Search Results

You are looking at 1 - 10 of 557 items for :

  • "college athletes" x
  • Refine by Access: All Content x
Clear All
Restricted access

Jeremy J. Noble, Michael B. Madson, Richard S. Mohn, and Jon T. Mandracchia

Heavy episodic drinking (HED) is related to an increase in negative consequences (Wechsler, Lee, Kuo, & Lee, 2000) including approximately 599,000 unintentional injuries and 1,825 deaths annually among college students (Hingson, Edwards, Heeren, & Rosenbloom, 2009). College athletes participate in greater alcohol consumption and experience more negative consequences than their nonathlete peers (Hildebrand, Johnson, & Bogle, 2001). Protective behavioral strategies (PBS) have played a significant role in reducing alcohol-related negative consequences within the college population (Martens et al., 2004). However, little is known about PBS use within specific at-risk populations such as athletes. This study aimed to identify the relationship between alcohol consumption, the use of protective behavioral strategies, and negative consequences among intercollegiate athletes. Results indicated that PBS partially mediated the relationship between alcohol consumption and negative consequences. Implications for intercollegiate athlete intervention and prevention programs are discussed as well as limitations of the study and directions for future research.

Restricted access

Aaron Sciascia, Jacob Waldecker, and Cale Jacobs

college athletes compared with college attendees who did not participate in sport. 1 Pain is the most common patient-reported symptom 2 but the perception of pain is complex, differs between individuals and not directly proportional to the extent of injury. 3 , 4 Factors that extend beyond the

Open access

Christopher P. Tomczyk, George Shaver, and Tamerah N. Hunt

field. 7 , 8 These findings begin to beg the question of whether anxiety screening should be a focused component of the concussion protocol at baseline. Focused Clinical Question Does anxiety affect neuropsychological assessments in healthy college athletes? Summary of Search, “Best Evidence” Appraised

Full access

Chris Knoester and B. David Ridpath

The compensation of U.S. college athletes, beyond educationally tethered compensation such as scholarships, has been the subject of significant concern and empirical inquiry for decades ( Nocera & Strauss, 2016 ; Mondello et al., 2013 ; Sack & Staurowsky, 1998 ). Many college sports programs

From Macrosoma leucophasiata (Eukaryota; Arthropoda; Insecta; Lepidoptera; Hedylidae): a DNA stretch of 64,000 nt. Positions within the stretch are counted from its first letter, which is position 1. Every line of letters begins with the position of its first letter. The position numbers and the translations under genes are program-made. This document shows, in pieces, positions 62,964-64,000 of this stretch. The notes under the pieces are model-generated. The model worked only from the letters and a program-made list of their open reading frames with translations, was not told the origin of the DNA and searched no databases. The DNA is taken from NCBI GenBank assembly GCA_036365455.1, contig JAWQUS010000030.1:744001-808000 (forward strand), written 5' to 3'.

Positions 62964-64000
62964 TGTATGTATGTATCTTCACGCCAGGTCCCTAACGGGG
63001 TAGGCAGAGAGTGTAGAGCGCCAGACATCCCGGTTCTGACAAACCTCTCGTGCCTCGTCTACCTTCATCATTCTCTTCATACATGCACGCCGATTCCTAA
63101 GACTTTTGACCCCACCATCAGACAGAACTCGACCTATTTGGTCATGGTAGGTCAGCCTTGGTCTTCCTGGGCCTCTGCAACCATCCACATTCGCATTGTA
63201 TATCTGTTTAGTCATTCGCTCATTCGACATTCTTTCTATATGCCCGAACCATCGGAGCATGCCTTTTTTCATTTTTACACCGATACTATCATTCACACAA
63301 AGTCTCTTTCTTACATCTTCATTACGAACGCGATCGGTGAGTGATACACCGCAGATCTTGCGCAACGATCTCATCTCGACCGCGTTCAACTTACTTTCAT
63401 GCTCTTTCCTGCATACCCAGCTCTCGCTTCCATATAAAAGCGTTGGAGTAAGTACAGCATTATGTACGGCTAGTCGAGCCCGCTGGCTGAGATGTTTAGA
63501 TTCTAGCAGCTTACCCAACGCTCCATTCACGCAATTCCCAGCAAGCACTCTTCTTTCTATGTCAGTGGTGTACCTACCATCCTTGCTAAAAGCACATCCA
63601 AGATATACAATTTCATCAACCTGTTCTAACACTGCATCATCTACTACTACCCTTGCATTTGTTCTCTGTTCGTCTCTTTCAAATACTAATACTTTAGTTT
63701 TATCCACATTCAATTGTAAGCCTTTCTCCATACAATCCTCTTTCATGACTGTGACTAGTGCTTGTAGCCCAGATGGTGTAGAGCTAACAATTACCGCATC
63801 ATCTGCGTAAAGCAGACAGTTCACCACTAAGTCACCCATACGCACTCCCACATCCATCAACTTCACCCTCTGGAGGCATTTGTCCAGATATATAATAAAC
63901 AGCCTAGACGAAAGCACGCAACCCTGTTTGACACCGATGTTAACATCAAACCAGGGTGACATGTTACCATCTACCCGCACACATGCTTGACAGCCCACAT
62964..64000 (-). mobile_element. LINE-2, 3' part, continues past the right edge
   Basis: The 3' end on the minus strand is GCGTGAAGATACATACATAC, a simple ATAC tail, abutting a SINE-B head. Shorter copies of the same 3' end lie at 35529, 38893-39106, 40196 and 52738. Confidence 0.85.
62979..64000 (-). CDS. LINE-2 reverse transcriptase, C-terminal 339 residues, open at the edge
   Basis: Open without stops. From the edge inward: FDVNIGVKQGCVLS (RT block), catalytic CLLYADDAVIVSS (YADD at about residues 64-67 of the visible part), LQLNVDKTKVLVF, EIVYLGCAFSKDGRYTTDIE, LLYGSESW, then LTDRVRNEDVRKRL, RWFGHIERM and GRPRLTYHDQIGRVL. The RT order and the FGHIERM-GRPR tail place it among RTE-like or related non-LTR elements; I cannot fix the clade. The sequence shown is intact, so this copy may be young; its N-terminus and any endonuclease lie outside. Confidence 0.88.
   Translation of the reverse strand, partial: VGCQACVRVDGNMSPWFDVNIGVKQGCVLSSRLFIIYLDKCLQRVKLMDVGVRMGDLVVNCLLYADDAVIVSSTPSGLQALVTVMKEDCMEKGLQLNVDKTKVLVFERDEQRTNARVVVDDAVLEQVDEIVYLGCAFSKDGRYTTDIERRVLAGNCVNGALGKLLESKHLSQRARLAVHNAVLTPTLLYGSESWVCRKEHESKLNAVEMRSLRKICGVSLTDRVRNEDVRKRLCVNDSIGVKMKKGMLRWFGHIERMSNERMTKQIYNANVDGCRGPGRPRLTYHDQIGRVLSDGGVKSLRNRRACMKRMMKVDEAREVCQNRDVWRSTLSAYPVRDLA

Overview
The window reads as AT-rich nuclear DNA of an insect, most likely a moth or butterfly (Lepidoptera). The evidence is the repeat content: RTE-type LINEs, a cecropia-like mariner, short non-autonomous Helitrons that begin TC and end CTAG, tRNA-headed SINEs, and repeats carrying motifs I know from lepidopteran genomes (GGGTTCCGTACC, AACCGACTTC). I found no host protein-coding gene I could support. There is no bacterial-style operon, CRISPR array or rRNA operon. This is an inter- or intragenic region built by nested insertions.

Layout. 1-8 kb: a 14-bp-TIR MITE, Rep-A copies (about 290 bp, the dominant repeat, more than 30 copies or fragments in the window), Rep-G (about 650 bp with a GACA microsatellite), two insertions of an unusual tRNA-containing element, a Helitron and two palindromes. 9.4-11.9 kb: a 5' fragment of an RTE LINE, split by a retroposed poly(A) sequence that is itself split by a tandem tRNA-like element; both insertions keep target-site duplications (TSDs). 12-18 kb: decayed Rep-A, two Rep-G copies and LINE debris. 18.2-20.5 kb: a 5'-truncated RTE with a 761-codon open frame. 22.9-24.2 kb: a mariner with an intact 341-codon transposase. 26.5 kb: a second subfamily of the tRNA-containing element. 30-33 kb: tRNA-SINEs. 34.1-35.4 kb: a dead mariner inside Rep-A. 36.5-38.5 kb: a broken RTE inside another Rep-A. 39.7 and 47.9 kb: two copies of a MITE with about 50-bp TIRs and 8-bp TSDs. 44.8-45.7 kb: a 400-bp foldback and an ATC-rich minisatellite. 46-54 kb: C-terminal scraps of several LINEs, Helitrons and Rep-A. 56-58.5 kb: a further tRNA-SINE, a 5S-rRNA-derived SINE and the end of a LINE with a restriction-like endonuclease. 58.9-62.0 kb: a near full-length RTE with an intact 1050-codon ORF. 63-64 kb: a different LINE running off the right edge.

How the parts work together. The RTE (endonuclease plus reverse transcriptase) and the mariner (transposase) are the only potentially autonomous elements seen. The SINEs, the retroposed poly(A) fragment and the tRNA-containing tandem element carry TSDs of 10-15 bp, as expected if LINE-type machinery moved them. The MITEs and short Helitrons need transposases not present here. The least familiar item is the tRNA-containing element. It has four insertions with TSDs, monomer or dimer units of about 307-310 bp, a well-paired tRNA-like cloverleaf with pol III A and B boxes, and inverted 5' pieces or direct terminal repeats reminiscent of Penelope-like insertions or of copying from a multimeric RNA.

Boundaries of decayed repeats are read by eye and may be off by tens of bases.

Restricted access

J.D. DeFreese, Michael J. Baum, Julianne D. Schmidt, Benjamin M. Goerger, Nikki Barczak, Kevin M. Guskiewicz, and Jason P. Mihalik

’s full potential and may influence clinicians to make premature and/or potentially dangerous return-to-play decisions that are inconsistent with best practice. Accordingly, the purpose of this study was to determine if life stressors are associated with college athlete concussion testing performance

Restricted access

Michelle L. Bartlett, Mitch Abrams, Megan Byrd, Arial S. Treankler, and Richard Houston-Norton

specifically in a college athlete population and anger identification assessment and protocols for this population have been scarce at best. Anger and Performance in Athletics Most attempts to address anger in athletics have been to try to reduce it ( Abrams, 2010 ). Careful consideration must be taken here as

Restricted access

Sajad Bagherian, Khodayar Ghasempoor, Nader Rahnama, and Erik A. Wikstrom

injury risk in male football players, 9 female college athletes, 10 and male military candidates. 11 The lateral step-down (LSD) test can be used to rate the quality of movement based on the alignment of the trunk, pelvis, and knee 12 with scores ranging from 0 to 6. 13 The Y balance test (YBT) was

Restricted access

Leticia Oseguera, Dan Merson, C. Keith Harrison, and Sue Rankin

outcomes may have less relevance today, but stereotypes of college athletes as dumb jocks with limited academic success persist ( Sailes, 1993 ; Simons & Van Rheenen, 2000 ). Consequently, the National Collegiate Athletic Association (NCAA) initiated policies and programs to respond to these negative

Restricted access

Megan N. Houston, Johanna M. Hoch, and Matthew C. Hoch

activity and work. Elevated levels of fear have contributed to disablement in patients with low back pain 8 and patellofemoral pain 9 and following anterior cruciate ligament reconstruction. 10 Furthermore, acutely injured high-school and college athletes have exhibited increased fear. 11 It is clear

Restricted access

James Tompsett and Chris Knoester

pathway for social mobility—whether by learning habits useful for the labor market, nurturing social capital, or through realizing a dream of becoming a college athlete (or even a professional athlete with potentially lucrative monetary outcomes). Still, largely due to a lack of empirical data and